Rabat - After visiting a Moroccan prison, the British ambassador, to Morocco, Thomas Reilly, has drawn attention to the importance of reintegration.
Rabat – After visiting a Moroccan prison, the British ambassador, to Morocco, Thomas Reilly, has drawn attention to the importance of reintegration.
Reilly recently attended the inauguration ceremony of a university within the walls of the local Ait Melloul prison in Agadir.
The purpose of the university is to “give prisoners hope of a different, better life after jail,” Reilly stated.
There, Reilly met teachers who offered artistic lessons, such as painting, poetry, and woodwork to help inmates escape from the emotions of “despair” and give them the opportunity “to go back to school.”
The initiative inspired the ambassador to write a LinkedIn post on his experience at the Agadir prison, stating: “It was a sobering, inspiring day. And I was reminded again that a society should not judge its strength by the number of weapons it owns, but by how it treats its weakest and most vulnerable.”
The ambassador took the chance to address the psychological impact of incarceration, saying, “For many prisoners, being locked up brings emotions of despair, hopelessness, anger and a sense of helpless, morale-sapping darkness.”
Reilly pointed out that “for some inmates those emotions existed before going to prison,” and, “It may even have been that inner turmoil that led to them committing their crimes in the first place.”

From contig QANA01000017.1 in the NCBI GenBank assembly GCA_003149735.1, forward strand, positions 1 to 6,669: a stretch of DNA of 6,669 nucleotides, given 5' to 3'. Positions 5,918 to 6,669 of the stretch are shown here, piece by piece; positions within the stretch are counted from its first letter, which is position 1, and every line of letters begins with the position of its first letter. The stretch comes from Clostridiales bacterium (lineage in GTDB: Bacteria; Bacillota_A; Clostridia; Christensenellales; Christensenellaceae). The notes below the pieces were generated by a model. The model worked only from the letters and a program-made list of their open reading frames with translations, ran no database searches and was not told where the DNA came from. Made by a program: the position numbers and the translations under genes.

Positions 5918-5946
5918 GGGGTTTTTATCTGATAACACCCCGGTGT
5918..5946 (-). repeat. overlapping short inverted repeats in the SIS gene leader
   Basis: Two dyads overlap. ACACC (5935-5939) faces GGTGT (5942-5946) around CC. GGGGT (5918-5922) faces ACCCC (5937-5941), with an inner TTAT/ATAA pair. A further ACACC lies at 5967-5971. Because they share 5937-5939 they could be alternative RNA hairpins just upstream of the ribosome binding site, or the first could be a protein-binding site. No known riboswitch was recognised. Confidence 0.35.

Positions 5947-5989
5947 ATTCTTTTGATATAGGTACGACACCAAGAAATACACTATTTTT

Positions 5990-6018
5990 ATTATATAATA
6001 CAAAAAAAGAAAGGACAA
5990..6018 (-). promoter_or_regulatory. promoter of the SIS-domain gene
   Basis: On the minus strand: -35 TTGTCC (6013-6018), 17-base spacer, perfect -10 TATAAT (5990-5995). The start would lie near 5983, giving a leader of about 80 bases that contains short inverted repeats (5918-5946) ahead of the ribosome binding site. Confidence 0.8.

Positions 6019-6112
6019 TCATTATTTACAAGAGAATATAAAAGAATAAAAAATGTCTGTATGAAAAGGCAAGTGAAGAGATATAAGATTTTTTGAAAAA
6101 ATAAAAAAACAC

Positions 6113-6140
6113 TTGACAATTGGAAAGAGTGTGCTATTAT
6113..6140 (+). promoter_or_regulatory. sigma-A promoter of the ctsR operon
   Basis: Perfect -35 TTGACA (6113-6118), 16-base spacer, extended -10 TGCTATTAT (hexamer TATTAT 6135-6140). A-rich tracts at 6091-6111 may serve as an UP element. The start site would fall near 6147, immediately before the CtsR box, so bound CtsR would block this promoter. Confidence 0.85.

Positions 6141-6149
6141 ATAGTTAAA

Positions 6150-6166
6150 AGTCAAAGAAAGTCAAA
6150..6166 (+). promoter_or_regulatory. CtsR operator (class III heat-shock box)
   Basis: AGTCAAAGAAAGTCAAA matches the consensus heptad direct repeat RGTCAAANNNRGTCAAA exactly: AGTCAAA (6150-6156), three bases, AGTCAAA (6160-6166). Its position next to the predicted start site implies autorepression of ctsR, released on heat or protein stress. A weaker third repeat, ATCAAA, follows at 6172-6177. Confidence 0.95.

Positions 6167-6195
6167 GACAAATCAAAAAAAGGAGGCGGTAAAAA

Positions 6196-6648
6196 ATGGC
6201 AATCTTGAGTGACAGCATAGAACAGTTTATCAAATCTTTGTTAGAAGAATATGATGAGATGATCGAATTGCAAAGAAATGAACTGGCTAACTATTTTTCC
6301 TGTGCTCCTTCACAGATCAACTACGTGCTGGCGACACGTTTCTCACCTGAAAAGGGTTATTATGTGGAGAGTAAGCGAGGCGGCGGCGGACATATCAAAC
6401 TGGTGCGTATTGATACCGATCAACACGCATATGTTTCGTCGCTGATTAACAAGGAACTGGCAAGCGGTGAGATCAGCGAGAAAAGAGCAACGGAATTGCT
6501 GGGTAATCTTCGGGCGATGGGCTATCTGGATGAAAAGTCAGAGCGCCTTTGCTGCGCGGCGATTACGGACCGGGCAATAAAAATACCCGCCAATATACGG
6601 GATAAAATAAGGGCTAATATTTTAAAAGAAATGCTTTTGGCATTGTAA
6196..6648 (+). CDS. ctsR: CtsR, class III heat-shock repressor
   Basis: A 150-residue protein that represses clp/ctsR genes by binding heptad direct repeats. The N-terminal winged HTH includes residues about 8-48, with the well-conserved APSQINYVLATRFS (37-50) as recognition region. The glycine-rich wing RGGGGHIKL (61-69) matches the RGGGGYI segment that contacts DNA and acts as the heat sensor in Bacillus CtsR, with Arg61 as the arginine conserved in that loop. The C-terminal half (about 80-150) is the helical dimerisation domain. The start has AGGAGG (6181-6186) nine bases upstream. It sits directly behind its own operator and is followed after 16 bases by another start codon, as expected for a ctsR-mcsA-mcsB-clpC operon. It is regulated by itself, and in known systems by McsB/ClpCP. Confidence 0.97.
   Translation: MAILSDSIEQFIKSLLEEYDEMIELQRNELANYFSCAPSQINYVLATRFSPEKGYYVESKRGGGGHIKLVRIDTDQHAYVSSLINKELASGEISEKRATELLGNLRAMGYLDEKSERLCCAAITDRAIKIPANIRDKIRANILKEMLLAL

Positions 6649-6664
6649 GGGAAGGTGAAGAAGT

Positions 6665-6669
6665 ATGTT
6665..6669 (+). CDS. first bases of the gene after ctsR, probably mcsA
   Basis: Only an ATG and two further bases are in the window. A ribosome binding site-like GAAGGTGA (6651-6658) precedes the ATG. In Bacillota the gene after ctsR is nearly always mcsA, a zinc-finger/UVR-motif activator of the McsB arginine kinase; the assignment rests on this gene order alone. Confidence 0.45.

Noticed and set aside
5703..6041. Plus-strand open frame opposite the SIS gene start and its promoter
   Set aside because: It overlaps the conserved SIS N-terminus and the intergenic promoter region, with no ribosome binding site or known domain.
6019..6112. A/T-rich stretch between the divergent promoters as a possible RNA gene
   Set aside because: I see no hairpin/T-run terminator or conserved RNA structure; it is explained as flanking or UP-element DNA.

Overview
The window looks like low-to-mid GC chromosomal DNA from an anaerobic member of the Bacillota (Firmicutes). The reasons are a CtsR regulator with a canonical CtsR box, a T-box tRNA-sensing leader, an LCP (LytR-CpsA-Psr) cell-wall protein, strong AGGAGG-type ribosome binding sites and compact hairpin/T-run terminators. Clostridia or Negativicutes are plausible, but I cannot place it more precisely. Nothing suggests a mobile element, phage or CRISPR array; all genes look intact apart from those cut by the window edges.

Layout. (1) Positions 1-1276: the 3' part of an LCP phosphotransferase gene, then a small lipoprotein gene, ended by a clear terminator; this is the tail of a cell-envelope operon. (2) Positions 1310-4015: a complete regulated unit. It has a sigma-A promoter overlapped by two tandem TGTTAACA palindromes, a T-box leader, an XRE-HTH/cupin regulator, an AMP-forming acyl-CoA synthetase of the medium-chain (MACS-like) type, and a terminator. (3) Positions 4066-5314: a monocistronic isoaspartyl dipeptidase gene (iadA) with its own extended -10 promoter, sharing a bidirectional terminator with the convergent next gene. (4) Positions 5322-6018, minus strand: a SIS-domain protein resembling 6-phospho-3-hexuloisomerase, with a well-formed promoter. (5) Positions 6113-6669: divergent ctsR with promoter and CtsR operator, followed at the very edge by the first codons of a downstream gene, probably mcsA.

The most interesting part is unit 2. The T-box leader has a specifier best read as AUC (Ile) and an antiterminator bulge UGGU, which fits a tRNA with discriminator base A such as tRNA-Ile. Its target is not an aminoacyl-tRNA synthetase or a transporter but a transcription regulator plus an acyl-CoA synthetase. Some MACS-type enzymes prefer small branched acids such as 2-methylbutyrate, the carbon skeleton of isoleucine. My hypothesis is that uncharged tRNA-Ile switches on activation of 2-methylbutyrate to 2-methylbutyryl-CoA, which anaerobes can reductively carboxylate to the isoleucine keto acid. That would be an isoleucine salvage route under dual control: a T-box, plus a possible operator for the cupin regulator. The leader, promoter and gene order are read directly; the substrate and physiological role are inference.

Reilly believes that prisoners should be able to lead a better life after they come out of prison, and society should not give up on them.
“Just because someone had committed a crime, society should not give up on them: doing so invites recidivism (with a higher long-term cost to society) and lost potential for the individual and the country,” Reilly wrote.
Modern changes at Moroccan prisons
Agadir’s local prison was not Reilly’s first experience at a Moroccan prison. The ambassador visited Oukacha prison in Casablanca in September for the launch of “Idmaj,” the first prison radio project in the Middle East and North Africa region.
The radio station is the fruit of collaboration between the General Delegation for Prison Administration and Reintegration (DGAPR), the British embassy, and Penal Reform International (PRI).
The project is part of the rehabilitation programs and “efforts to increase prisoners contact with the outside world,” wrote the embassy.
In April, Morocco’s Penitentiary and Reintegration Administration organized a workshop for prison officials on the “treatment of prisoners and the prevention of torture.”
The recent initiatives are in line with Morocco’s project to improve human rights in the day-to-day management of prisons.
According to the general delegate for the penitentiary and reintegration administration, Mohamed Salah Tamek, 23,946 inmates from Moroccan prisons benefited from reintegration programs in 2017.
The number represents a 36 percent increase compared to 2016.
In the same year, 36,145 prisoners participated in a national competition program, excelling in sports, cultural, and religious fields.